According to the electrostatic and hydrogen bond interactions between Arg and oxidation defects of BPQDs, TD-DFT computation was implemented to rationalize the above conclusion. The existence of oxidation defects resulted in the localized HOMO of BPQDs at the defect sites (Fig. 2i), which hindered the charge transfer as a trap state, and thus weakened the emission intensity. The Arg modification passivated the surface oxidation defects, accordingly leading to the delocalization of HOMO of R-BPQDs to the central zone (Fig. 2i), and thus the change of the electron transition channel, which significantly improved the emission oscillator strength and the charge transfer capability (Supplementary Fig. 6).

The FL quantum yield of BPQDs increased from 1.99% to 18.63% after Arg modification, further confirming that the change of HOMO from the surface oxidation defects to the central zone of R-BPQDs could facilitate S1-to-S0 radiative transition. To evaluate the significance of Arg, the ECL performances of 20 kinds of amino acid-functionalized BPQDs prepared with the same method as R-BPQDs were compared in Table 1. It was concluded that R-BPQDs exhibited the strongest ECL emission and the most positive reduction potential due to its highest isoelectric point (pI)35 and the presence of electron-withdrawing guanidine group, which stabilized the adjacent R-BPQDs•− anion radical after electrochemically injecting electron into LUMO of R-BPQDs46,47, and thus facilitated the cathodic ECL emission.

In the anodic process, the BPQDs/GCE showed two anodic peaks at +0.85 and +1.45 V (Fig. 3a), which were attributed to the electrochemical oxidation of surface groups such as phosphite and hypophosphoric groups34,48. These peaks negatively shifted to +0.42 and +0.86 V after Arg modification (Fig. 3a) due to the much lower Re (Supplementary Fig. 6), which decreased the oxidation overpotentials. Although the oxidation of Arg could be observed at bare GCE at +1.62 V (Supplementary Fig. 12), it did not occur at R-BPQDs/GCE in the applied potential range due to the relative higher Re. Considering the low oxidation potential of R-BPQDs, N2H4∙H2O that can be electrochemically oxidized to produce N2H3 and N2H2 around +0.1 V was used as co-reactant to study the anodic ECL of BPQDs and R-BPQDs49,50. At bare GCE, the oxidation of N2H4∙H2O occurred near +0.10 V, which showed a peak at +0.55 V and a severe tailed anodic curve due to the further oxidation of N2H3 and N2H2 at higher potentials (Fig. 3b). Obviously, the anodic curve of N2H4∙H2O positively shifted due to the increased Re, and covered the oxidation peaks of BPQDs at both BPQDs/GCE and R-BPQDs/GCE. Furthermore, the hole-injected BPQDs (BPQDs•+) could oxidize the reducing N2H3, N2H2, and N2H4 to form the excited state species BPQDs* or R-BPQDs* for ECL emission (Fig. 3c). The anodic ECL peak potential and intensity of R-BPQDs were 0.15 V lower and 2 times higher than those of BPQD. The anodic ECL efficiency of R-BPQDs was 1.2 times higher compared to BPQDs, and the relative anodic ECL efficiency of R-BPQDs and BPQDs was 0.21% and 0.18% vs. 1 mM [Ru(bpy)3]2+ with 10 mM TPA as co-reactant, respectively. The higher ECL efficiency of R-BPQDs could be attributed to the better charge transfer capability, the greater spatial overlap between HOMO and LUMO, and the better stability under ambient conditions after Arg modification. Similar to the cathodic ECL process, the anodic ECL spectra of BPQDs and R-BPQDs also displayed two emission peaks associating S1 and T1 transitions, along with the hypochromic shifts (Supplementary Fig. 13). Thus, the co-reactant ECL mechanisms of R-BPQDs at the cathode and the anode could be illustrated in Fig. 3d.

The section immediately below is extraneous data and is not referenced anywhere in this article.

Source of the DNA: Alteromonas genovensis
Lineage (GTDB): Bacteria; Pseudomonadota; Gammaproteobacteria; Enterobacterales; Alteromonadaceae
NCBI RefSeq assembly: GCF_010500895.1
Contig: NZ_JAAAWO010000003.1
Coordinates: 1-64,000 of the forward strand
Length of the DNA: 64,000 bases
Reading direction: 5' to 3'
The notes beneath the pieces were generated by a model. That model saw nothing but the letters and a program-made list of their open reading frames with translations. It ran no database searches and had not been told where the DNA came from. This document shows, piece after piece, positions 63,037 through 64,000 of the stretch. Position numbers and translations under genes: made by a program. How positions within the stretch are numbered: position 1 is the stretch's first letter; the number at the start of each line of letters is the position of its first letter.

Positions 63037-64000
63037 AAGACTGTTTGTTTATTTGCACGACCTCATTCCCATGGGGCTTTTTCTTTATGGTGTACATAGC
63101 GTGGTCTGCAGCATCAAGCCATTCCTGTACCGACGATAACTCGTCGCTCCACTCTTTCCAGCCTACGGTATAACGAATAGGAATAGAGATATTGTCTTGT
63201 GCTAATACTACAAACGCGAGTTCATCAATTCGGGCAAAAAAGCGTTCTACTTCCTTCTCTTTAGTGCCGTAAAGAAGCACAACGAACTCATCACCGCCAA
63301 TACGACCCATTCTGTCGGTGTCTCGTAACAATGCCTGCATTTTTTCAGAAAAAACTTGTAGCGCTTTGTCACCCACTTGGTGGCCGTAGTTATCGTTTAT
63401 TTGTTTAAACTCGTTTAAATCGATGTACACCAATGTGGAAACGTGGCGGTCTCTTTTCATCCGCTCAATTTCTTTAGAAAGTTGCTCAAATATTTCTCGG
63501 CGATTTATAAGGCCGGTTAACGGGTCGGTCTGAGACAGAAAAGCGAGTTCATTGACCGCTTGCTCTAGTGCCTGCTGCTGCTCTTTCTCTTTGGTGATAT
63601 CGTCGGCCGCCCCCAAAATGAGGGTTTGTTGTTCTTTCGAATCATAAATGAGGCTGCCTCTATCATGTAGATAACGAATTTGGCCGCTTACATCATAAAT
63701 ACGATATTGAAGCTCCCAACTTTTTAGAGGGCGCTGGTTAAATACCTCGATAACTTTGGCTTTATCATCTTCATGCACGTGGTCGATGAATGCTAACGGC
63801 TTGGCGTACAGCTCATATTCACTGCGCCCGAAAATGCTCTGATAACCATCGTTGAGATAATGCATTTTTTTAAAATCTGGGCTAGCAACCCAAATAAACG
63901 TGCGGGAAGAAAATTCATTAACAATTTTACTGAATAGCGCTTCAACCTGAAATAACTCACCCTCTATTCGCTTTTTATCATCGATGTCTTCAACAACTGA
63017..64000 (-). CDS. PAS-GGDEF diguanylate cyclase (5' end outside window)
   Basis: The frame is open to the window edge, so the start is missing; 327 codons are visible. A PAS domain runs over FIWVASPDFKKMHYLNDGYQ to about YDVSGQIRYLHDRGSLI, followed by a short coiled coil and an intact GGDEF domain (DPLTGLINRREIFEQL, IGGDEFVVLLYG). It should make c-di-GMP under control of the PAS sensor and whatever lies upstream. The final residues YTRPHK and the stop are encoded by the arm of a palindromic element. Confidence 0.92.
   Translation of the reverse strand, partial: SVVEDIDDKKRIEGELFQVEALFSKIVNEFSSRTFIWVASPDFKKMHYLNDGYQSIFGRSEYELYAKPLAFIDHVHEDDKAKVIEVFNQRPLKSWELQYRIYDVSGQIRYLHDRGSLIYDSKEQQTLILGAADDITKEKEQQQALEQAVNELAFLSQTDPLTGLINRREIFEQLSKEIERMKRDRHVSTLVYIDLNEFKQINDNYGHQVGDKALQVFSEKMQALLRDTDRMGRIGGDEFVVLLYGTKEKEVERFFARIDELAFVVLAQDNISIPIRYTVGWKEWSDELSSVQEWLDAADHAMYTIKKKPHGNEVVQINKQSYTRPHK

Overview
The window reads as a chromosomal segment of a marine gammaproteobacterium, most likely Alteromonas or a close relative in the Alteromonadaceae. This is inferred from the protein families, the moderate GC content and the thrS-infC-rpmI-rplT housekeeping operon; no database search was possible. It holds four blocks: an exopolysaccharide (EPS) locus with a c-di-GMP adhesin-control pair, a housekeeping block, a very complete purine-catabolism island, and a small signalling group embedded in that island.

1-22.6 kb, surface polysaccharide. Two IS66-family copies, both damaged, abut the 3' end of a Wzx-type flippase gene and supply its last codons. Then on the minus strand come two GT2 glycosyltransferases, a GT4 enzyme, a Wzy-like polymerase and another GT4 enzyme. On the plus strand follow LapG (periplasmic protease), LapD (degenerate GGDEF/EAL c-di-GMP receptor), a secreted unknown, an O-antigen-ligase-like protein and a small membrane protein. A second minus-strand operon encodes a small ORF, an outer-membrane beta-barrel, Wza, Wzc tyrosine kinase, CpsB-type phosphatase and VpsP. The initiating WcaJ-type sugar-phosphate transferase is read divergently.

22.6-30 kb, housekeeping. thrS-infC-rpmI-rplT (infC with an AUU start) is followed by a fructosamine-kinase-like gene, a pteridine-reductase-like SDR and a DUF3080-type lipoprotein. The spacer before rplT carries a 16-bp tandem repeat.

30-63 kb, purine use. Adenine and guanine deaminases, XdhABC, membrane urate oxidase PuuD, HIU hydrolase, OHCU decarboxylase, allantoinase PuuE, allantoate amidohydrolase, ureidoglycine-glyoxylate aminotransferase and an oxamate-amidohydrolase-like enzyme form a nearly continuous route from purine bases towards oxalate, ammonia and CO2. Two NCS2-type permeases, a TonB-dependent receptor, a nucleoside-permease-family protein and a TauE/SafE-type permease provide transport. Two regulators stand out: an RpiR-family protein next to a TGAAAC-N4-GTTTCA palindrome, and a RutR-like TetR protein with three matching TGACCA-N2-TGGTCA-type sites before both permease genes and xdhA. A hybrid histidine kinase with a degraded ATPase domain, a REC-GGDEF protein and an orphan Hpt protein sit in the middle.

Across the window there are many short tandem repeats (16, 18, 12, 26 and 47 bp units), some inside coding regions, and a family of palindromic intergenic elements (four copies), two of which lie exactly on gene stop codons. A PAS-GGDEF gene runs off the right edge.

Fig. 3: Anodic ECL and transient ECL before (BPQDs/GCE, blue) and after Arg modification (R-BPQDs/GCE, red).
figure 3